Sunday, November 23, 2014

Mockingjay Part 1: A Review

More often than not when a novel is turned into a Hollywood production, it fails to capture the essence of the story, or depict certain situations in the book that the reader finds valuable to the plot, and while it may succeed in the box office – it often leaves the readers slightly disappointed.

After reading the Hunger Games series first, I felt as thought there may have been something missing from the original movie, but I gave it another chance.

The third movie of this trilogy was released over the weekend, and while it was a last minute decision to attend, and the seat selection wasn’t the best for prime movie watching, it was quickly forgotten once the movie started.

Having forgotten most of the book’s contents, to the movie’s benefit, I found myself eagerly awaiting the next scene – and so on.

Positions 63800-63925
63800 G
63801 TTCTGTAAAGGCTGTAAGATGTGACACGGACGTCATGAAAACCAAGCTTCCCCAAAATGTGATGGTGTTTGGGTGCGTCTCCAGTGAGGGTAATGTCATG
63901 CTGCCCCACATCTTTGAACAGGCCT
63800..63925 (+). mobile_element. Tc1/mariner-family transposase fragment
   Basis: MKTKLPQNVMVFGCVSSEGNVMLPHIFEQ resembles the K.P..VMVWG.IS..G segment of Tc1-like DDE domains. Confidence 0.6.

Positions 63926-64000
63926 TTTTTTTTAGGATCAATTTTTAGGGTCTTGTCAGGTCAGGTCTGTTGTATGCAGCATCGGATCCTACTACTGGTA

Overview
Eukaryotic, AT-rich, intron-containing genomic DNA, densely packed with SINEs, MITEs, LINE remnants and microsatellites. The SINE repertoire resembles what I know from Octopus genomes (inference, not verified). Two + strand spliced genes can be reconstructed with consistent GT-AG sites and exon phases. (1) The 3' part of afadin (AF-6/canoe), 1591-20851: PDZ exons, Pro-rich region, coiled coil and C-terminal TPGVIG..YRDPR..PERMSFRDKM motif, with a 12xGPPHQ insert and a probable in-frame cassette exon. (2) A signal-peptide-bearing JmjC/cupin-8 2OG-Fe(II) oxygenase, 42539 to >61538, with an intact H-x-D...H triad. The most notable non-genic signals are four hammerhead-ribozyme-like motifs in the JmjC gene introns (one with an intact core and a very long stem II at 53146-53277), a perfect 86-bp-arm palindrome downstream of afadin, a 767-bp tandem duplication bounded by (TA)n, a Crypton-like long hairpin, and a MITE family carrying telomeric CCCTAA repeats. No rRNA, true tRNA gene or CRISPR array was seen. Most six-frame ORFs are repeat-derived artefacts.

Jennifer Lawrence captured the drama of Katniss Everdeen as she adjusts to life in District 13 after being rescued from the arena in the Quarter Quell of the Hunger Games. One of her best performances of the series, it rather moved me and I empathized with events that happened to her throughout the movie – often moving me to mirror her emotions

I stress also, for you to pay attention to Phillip Seymour Hoffman’s performance in this saga. Once head game-maker of the Hunger Games, Phillip takes on a more trusting, loving personality in Mockingjay.

This film did not disappoint me, it was expected to be a set-up for the next movie that will finally complete the saga. It is also on-par for being the highest grossing film of the series, thus far. And while critics may be inclined to condemn Lionsgate for using this film as another epic money-maker - the promotions leading up to the movie we're nothing but a strategic marketing initiative and therefore expected. 

You can't reprimand a business for wanting to get a good return on their investment.

Though I am unwilling to provide you with more detail of the picture, without risking spoiling it for others, Mockingjay did succeed in delivering a cinematic experience that left us, me anyway, wanting to see more.

It's a definite must see.

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